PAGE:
/etc/rc.d/init.d/IPv6-init:

 #!/bin/bash
 ##
 ##
 ## The following lines are for a complex network
 ##   in which this machine is a router (and not a host)
 ##
 /sbin/sysctl -w net.IPv6.conf.all.forwarding=1
 /sbin/ifconfig eth1 inet6 add fec0::192.168.1.16/64
 /sbin/ifconfig eth0 inet6 add fec0:0:0:1::192.168.1.16/64

And then our radvd.conf file looks like this:

 interface eth0 {
    AdvSendAdvert on;
    MinRtrAdvInterval 3;
    MaxRtrAdvInterval 10;
    AdvSourceLLAddress on;
    AdvDefaultLifetime 300;
    AdvHomeAgentFlag off;
    prefix fec0:0:0:1::/64 { #this is the 2nd site-local netw.
       AdvOnLink on;
       AdvAutonomous on;
       AdvRouterAddr off;
    };
 };

Finally, we should create a routing protocol so that all backbone routers (and the firewall) can share routing information. Many textbooks state that an administrator "must" configure a routing protocol, but in high-society, we are also told that if we go to Paris, we must see the Louvre. In fact, just as there is no law regarding the necessity of tourists seeing the Louvre, there is no absolute requirement that a routing protocol must be configured. However, there are some good reasons to do it.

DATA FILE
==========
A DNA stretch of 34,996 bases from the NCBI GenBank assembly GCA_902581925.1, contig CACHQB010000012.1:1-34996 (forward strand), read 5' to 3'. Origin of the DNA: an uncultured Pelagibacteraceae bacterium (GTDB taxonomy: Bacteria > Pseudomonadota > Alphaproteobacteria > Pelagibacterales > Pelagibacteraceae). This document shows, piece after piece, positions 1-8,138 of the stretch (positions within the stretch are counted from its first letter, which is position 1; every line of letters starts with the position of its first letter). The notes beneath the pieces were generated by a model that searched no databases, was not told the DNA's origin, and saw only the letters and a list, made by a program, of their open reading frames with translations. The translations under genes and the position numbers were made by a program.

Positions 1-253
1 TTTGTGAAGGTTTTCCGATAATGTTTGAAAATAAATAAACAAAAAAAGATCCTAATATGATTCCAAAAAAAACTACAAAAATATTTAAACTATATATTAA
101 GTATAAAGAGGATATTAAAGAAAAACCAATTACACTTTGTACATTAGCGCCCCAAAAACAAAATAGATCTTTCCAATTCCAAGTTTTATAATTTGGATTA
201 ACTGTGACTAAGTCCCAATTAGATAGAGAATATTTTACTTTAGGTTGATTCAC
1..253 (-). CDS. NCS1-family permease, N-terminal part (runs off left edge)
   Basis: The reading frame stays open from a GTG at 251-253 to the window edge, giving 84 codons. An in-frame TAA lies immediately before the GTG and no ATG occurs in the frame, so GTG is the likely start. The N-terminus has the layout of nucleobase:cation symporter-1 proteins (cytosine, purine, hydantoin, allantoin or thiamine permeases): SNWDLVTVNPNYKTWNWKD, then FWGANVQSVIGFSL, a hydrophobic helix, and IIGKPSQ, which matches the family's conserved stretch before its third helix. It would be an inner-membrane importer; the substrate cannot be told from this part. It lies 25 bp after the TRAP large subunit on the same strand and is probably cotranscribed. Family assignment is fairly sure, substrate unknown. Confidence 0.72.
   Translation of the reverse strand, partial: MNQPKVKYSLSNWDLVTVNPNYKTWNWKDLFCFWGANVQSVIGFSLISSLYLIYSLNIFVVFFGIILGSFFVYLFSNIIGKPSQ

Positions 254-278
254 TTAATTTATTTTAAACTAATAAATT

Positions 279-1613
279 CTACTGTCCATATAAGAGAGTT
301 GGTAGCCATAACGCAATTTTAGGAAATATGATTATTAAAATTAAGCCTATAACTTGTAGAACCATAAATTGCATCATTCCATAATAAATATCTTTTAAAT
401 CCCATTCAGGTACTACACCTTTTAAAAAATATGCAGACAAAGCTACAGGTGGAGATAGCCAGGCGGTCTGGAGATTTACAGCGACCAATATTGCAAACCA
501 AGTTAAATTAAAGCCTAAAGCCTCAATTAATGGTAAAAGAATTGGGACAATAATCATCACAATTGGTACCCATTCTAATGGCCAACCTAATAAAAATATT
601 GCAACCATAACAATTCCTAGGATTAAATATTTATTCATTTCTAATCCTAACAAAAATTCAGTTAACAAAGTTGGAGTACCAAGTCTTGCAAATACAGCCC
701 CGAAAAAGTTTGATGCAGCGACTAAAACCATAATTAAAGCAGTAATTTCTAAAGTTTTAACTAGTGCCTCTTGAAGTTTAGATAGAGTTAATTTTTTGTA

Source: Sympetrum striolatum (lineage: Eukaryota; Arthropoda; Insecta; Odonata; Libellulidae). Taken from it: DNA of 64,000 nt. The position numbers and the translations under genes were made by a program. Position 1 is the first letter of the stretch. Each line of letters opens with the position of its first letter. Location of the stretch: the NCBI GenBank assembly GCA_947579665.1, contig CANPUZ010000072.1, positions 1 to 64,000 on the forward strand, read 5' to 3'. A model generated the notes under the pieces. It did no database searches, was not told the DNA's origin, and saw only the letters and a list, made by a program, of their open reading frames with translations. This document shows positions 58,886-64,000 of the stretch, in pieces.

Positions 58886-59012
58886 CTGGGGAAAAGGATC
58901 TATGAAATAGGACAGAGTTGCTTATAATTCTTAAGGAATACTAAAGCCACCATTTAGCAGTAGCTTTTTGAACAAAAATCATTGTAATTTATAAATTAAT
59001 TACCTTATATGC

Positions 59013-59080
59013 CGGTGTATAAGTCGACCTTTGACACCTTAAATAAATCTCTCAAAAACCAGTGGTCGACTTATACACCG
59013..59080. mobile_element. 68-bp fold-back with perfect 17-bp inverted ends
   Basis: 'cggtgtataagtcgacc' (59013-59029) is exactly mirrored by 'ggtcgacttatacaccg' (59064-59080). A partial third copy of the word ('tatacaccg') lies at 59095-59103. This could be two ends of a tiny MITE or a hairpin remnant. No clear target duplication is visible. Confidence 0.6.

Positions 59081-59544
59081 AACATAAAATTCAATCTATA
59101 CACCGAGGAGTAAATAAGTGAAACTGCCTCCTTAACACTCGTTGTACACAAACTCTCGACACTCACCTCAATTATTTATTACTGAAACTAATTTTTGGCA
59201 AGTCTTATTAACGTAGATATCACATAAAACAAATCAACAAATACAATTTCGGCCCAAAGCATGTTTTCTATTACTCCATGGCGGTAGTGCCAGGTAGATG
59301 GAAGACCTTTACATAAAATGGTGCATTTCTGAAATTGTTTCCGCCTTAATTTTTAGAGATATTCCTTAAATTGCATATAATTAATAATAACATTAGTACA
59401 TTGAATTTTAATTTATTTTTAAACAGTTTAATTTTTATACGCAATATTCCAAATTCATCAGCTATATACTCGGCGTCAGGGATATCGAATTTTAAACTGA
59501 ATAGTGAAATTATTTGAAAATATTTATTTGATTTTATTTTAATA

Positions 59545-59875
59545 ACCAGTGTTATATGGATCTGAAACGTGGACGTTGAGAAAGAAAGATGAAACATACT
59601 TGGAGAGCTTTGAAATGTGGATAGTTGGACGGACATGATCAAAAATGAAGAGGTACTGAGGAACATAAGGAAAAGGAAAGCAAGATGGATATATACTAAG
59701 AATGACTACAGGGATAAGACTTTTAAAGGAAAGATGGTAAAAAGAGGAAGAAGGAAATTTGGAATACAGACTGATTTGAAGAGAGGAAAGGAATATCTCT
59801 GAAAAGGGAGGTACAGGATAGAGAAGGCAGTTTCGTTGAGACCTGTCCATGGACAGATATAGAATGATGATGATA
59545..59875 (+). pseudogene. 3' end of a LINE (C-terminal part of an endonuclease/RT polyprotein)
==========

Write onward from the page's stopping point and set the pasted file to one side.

The best reason to implement a routing protocol is for administrative efficiency. A routing protocol allows an administrator to rapidly propagate changes to the network. The changes could be due to adding new equipment to enhance performance or could be due to link failure, in which case redundant links would be used to propagate the information about the failure. Imagine if an administrator added a router to a backbone system of a very large network. In a manually configured architecture, routing entries would have to be changed in potentially hundreds of places (introducing a greater chance of error).

A second reason for using a routing protocol is that, when used in combination with stateless autoconfiguration, the administrator can take advantage of dynamic IP readdressing. IP readdressing would be necessary, for instance, if the ISP for the user's network changes.

Finally, routing protocols (especially cost-based protocols like OSPF and EIGRP) allow multiple routes for traffic and can compensate for slow links, etc. Manual routing tables do not provide any easy way to express that 80% of traffic should take one route and the remaining 20% should take another route, based on bandwidth utilization. However, using cost-based routing, traffic can be dynamically shaped to best use the resources. Thus gives the designer of the network some flexibility in its implementation.